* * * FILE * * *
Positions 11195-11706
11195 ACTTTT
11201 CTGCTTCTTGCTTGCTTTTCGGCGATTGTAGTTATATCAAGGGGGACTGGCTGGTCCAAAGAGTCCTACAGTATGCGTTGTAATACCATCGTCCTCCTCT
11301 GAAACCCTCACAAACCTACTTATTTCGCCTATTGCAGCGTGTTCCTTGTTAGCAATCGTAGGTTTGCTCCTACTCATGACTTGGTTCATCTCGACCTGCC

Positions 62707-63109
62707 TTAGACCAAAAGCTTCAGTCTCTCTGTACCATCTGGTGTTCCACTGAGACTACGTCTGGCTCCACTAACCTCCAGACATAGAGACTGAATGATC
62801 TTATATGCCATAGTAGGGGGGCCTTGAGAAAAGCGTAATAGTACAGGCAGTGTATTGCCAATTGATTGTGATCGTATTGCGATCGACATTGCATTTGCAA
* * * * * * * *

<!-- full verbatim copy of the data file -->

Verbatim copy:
Positions 11195-11706
11195 ACTTTT
11201 CTGCTTCTTGCTTGCTTTTCGGCGATTGTAGTTATATCAAGGGGGACTGGCTGGTCCAAAGAGTCCTACAGTATGCGTTGTAATACCATCGTCCTCCTCT
11301 GAAACCCTCACAAACCTACTTATTTCGCCTATTGCAGCGTGTTCCTTGTTAGCAATCGTAGGTTTGCTCCTACTCATGACTTGGTTCATCTCGACCTGCC

Positions 62707-63109
62707 TTAGACCAAAAGCTTCAGTCTCTCTGTACCATCTGGTGTTCCACTGAGACTACGTCTGGCTCCACTAACCTCCAGACATAGAGACTGAATGATC
62801 TTATATGCCATAGTAGGGGGGCCTTGAGAAAAGCGTAATAGTACAGGCAGTGTATTGCCAATTGATTGTGATCGTATTGCGATCGACATTGCATTTGCAA